Poor Man’s Ingenuity

MesmazosThis is an old photo of my baby sister and I, 1982, Lithuania. My favorite part — the ladybugs on my knees. They are not for decoration, although I definitely think they are cute. In those days, we wore our clothes to shreds, and the holes on the knees of the tights had to be fixed. My mom would knit woolen ladybug patches and patch the knee holes or reinforce the knees. She would even go as far as to embroider ladybug antenna. What would a world do without a poor woman’s creativity.

As I was musing over these knee-patch lady bugs, I tried to recall some other nifty ideas that we did in the Soviet Union when in a pinch. And we were always in a pinch. My parents would recall a lot probably, I was just a kid. But I do remember most people tinkering with old things, like old cars, fixing them and re-fixing for decades, people making radios, TVs and music players out of many random electronic parts. My parents built their whole cottage with building materials salvaged from a dump where government dumped material left over from building sites.

We made friends with everyone, so that when you needed something (and you always needed something, like a pair of shoes for your kid, because you could not just count on getting them in the store), you always knew that one of your friends will help you out. We also lived in communal settings, so neighbors were always around to help out. There were some truly ingenious things though, like people making vinyl records out of x-ray films back in the 1960s and beyond.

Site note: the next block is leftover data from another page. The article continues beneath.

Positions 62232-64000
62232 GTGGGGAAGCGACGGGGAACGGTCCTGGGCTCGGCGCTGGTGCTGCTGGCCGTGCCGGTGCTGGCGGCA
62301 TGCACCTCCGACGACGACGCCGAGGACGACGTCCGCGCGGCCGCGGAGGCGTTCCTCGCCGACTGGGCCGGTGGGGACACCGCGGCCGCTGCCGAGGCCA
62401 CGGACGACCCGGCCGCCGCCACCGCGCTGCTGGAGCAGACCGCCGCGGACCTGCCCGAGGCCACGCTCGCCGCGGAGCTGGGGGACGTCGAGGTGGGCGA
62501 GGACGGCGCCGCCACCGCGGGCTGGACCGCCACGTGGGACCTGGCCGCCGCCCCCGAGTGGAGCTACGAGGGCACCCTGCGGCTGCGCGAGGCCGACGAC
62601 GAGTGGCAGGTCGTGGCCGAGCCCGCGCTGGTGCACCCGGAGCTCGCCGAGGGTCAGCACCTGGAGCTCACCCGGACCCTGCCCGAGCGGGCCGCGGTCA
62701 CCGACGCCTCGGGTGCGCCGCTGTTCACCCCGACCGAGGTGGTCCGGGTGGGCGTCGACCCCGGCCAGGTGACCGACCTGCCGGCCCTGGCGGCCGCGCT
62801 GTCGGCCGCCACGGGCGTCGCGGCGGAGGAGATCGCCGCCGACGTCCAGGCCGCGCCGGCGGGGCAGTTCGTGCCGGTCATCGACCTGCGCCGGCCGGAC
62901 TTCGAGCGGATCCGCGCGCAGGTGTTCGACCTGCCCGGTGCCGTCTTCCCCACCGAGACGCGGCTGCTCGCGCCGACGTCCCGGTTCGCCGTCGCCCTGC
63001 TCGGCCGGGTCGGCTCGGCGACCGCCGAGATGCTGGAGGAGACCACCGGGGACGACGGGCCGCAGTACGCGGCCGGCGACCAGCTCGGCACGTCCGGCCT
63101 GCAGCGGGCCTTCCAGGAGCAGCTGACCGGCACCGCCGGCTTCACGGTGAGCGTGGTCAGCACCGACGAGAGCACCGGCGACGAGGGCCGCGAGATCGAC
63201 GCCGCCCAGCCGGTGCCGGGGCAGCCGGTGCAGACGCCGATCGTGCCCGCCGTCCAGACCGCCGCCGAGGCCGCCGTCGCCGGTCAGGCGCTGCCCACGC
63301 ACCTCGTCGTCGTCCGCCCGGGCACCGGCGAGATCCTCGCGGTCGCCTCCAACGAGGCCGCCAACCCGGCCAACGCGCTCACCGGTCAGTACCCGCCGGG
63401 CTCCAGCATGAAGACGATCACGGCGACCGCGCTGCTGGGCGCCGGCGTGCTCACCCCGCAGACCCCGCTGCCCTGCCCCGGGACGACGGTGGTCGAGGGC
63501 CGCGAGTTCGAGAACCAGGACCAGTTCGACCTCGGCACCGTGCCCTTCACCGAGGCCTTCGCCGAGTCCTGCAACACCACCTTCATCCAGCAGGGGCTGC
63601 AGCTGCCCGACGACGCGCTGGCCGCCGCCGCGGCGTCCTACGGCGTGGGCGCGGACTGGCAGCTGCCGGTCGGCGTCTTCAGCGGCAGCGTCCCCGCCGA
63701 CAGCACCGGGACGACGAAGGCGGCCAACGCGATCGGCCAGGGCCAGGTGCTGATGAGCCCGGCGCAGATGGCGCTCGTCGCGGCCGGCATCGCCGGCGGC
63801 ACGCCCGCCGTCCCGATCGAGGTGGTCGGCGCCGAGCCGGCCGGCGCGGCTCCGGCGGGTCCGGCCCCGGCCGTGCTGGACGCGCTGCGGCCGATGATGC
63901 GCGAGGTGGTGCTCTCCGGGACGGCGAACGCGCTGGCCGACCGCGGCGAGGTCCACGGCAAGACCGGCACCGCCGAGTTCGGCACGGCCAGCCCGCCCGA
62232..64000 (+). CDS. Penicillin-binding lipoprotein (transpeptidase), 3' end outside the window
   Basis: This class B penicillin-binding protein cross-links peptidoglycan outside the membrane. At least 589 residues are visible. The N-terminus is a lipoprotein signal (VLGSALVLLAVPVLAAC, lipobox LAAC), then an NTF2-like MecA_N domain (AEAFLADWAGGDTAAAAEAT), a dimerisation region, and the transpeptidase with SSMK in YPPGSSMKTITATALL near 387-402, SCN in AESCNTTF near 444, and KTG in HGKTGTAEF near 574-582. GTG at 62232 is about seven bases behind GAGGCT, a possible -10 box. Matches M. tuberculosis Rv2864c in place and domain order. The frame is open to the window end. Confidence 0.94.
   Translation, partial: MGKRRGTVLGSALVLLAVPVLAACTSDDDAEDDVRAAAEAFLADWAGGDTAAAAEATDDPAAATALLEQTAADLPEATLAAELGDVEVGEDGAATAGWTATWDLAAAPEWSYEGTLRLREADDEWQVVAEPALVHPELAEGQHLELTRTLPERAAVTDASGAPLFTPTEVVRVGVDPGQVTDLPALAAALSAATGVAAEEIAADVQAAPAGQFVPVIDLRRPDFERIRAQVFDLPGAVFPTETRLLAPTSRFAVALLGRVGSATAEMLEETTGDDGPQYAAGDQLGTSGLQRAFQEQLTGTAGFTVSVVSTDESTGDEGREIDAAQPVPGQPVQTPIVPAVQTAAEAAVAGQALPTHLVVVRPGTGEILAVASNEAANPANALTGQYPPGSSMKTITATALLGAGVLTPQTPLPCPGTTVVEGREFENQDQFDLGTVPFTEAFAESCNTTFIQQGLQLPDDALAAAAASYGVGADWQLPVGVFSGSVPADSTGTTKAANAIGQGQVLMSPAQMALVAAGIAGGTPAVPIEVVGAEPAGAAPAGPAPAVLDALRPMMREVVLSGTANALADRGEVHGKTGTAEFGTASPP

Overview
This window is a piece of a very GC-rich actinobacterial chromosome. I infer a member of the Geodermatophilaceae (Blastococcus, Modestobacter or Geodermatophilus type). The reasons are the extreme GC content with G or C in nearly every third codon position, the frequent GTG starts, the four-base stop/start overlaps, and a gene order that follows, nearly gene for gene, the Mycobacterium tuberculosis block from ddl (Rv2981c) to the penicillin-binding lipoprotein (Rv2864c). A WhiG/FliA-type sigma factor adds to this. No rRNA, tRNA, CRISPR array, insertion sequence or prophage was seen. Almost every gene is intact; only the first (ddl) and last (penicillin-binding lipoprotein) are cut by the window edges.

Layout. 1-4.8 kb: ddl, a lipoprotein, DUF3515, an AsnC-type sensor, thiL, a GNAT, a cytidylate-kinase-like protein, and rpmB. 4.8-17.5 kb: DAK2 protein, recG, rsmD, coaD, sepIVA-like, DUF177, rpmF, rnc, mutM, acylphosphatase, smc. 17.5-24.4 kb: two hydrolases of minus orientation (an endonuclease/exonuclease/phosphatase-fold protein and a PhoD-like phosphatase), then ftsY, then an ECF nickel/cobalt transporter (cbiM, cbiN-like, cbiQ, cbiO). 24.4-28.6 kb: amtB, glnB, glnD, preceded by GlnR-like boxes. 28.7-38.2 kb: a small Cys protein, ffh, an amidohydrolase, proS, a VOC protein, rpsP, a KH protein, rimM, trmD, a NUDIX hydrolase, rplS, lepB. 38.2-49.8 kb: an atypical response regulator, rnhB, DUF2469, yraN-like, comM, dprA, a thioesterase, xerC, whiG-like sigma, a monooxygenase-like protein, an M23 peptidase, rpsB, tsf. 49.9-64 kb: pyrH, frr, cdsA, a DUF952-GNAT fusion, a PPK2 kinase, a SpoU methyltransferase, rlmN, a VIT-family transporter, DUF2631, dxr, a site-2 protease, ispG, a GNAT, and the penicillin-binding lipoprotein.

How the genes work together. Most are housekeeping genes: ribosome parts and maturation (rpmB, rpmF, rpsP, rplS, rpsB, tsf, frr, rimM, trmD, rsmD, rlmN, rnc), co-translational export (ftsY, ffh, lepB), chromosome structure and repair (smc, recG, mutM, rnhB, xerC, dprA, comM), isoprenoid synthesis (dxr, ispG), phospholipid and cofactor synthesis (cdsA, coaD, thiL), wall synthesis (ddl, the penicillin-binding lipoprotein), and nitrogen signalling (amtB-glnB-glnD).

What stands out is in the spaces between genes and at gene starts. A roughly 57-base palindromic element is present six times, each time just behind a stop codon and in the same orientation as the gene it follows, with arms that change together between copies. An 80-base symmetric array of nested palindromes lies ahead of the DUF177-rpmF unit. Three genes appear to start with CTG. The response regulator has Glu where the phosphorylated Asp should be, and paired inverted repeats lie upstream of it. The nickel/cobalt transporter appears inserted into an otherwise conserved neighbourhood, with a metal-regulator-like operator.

Since economy was so messed up, and the party controlled supply and demand, huge shadow economy existed. And strange way it worked. Let’s say your best friend’s child really wanted a bicycle but they could not afford it or even get it in the store, and you worked at a recreation center that had many bicycles. You would “write off” one bicycle as a broken one, and would give it to your friend’s child. In America, that would be considered stealing. But how can it be stealing in communism, where everything belonged to the state, and therefore what belonged to the state, belonged to the people, and therefore everything belonged to you. I remember as a kid being quite confused about the morality and immorality of stealing. It appeared to be ok and sometimes even encouraged to “take” from any government institution: school, a place where you work, etc. but then it was not ok to take something from another person’s house.Some people even felt compelled to “take things” from government owned places in hopes to sabotage the whole system, as a way to fight it.